he Scramble for Africa: White Man's Conquest of the Dark Continent from 1876 to 1912 by Thomas Pakenham. (See my first and second posts on the book.)
Specifically, I have been reading about the German war against tribes in German South West Africa in the first decade of the 20th century. An estimated 100,000 members of the tribes revolted against the Germans, pushed too far by a regime of murder, rape and forced labor by the settlers. Troops from Germany, under "extermination orders" attacked the tribes, drove them into deserts, blocked reentry and told them to cross the deserts to other countries. Of course, tribe members realized that was impossible. The Germans eventually took the remaining survivors of the tribes into concentration camps, An estimated 20,000 survived the policy.
In the first decade of the 20th century, there was also a revolt against the Germans in their East African colony (Tanzania), apparently due to forced labor demands that were so high as to prevent tribal members from working their fields enough to feed themselves and their families. The Germans decided that famine was a more practical means to put down the revolt tham military action, especially since the German military were already involved executing the "extermination order" in West Africa. So crops were burned to deliberately create a famine. It is estimated that a quarter million to 300,000 people died -- half of one tribe, more than half of another, and 3/4th of a third tribe that had participated in the revolt.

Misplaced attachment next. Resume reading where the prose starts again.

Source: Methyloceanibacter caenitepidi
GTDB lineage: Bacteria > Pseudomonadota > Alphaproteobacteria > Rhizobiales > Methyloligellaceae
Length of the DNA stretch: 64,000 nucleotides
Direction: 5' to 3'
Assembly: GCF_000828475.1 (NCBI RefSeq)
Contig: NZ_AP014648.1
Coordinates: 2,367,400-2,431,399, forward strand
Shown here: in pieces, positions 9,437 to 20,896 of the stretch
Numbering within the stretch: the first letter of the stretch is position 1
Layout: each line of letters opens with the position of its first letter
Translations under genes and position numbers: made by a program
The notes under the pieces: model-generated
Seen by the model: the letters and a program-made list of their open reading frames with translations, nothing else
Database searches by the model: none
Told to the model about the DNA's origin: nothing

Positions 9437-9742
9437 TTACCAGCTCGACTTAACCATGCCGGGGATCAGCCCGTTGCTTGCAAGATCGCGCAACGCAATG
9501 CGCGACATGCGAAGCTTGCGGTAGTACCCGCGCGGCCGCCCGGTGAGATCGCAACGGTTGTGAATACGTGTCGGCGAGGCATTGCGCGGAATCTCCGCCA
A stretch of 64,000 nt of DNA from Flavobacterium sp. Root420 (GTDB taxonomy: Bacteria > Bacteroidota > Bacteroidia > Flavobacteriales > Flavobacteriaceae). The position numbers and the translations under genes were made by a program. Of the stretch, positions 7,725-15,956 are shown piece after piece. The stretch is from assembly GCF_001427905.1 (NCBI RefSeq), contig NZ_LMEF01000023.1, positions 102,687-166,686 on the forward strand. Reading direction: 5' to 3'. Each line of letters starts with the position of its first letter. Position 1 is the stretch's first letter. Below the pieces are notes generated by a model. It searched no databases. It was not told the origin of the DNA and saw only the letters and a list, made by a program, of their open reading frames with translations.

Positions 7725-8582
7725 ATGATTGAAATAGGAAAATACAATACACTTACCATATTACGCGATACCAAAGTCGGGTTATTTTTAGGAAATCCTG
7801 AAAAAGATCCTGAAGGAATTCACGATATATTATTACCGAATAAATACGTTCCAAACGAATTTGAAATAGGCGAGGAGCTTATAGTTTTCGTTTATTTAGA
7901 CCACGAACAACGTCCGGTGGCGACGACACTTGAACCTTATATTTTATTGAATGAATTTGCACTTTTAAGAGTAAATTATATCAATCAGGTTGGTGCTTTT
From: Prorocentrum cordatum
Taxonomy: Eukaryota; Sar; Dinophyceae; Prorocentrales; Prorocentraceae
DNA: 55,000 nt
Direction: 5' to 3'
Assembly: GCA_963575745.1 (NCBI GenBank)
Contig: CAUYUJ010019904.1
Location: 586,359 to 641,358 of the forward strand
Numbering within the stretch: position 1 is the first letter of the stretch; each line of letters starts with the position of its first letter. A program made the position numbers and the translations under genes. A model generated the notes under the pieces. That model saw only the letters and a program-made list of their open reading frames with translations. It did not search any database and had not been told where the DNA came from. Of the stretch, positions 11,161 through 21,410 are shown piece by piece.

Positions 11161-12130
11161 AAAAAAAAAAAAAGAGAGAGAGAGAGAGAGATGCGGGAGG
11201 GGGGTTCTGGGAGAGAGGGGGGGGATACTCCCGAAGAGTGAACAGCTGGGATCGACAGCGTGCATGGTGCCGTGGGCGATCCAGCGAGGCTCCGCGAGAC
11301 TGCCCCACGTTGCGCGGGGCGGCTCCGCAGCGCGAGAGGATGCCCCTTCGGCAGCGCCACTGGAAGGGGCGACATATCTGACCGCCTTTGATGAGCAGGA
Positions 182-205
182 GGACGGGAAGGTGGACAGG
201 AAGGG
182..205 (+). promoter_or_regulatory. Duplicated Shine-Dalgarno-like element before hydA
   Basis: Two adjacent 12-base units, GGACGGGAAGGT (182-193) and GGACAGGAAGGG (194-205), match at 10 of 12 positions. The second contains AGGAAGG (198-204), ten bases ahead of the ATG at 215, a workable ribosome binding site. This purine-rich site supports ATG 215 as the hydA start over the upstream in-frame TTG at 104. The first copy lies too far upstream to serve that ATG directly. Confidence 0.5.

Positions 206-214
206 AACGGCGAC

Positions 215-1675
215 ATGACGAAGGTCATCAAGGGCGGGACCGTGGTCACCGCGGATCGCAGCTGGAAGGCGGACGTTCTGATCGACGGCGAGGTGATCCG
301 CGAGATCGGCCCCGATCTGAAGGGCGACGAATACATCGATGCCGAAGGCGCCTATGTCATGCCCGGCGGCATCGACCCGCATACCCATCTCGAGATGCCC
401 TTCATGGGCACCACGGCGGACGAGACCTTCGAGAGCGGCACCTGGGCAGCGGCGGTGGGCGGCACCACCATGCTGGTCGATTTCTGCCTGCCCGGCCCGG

There were less numerically significant atrocities that also should have alerted the world to the perils of German governance. For example, a lieutenant sent to negotiate a treaty with a native village, instead had his men shoot all the men and women in the village and the 54 children that had survived were put in a basket and drowned.
Yesterday I heard a book talk on TV by Diana Preston about her book A Higher Form of Killing: Six Weeks in World War I That Forever Changed the Nature of Warfare. Preston said that the German strategy in World War I had been based on the belief that Germany could quickly win the war on the Western Front, before the British, French and Russian Empires could fully mobilize their forces (and while the United States remained neutral). She said that when the Western Front quickly stabilized, the German political leadership and high command looked for ways to advance the war more quickly.
Rules of war had been promulgated in the previous decade prohibiting the use of poison gas as a weapon of war and prohibiting the bombing of civilian populations in the cities of an enemy nation. A long standing rule had been that a war ship might stop a commercial ship serving the enemy and inspect it for contraband (e.g. weapons or munitions); if such were found, the ship could be sunk, but only after civilian passengers and crew were allowed to escape. In six weeks of 1915 the Germans broke all three rules, using chlorine gas against Canadian and French troops on the Western Front, bombing London (using zeppelins to deliver the bombs) and sinking the Lusitania by an unanounced attack by a submarine which killed more than 1100 passengers and crew.
This history adds helps one to evaluate the Holocaust created by Nazi Germany in World War II.